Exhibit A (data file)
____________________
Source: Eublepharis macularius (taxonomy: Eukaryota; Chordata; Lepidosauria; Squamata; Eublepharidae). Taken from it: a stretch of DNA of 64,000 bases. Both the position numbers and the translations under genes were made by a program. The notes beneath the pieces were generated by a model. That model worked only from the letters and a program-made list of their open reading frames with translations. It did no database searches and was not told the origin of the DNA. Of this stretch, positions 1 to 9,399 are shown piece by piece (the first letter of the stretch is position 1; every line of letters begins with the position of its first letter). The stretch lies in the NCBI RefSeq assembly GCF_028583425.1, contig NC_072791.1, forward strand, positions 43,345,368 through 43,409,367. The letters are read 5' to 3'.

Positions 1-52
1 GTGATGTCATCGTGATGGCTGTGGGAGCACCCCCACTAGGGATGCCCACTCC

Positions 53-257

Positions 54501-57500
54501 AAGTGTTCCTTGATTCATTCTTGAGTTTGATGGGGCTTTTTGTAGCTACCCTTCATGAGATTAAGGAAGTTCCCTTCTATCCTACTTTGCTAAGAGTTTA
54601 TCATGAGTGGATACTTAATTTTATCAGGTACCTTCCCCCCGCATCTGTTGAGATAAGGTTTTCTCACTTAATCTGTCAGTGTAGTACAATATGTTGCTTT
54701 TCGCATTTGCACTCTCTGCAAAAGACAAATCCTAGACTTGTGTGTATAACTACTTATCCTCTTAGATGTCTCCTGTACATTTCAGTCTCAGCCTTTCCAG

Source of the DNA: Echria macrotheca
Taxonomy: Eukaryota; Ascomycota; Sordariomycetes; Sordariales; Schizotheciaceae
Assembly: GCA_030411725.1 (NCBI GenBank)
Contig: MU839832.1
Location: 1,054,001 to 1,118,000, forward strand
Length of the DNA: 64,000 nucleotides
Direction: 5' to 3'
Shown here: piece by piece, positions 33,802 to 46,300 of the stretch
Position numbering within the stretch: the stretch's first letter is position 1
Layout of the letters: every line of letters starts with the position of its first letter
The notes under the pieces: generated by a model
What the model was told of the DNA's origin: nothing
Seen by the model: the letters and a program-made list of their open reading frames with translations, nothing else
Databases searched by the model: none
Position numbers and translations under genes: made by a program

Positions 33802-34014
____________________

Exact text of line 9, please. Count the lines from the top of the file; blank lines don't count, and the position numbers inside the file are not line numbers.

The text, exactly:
Source of the DNA: Echria macrotheca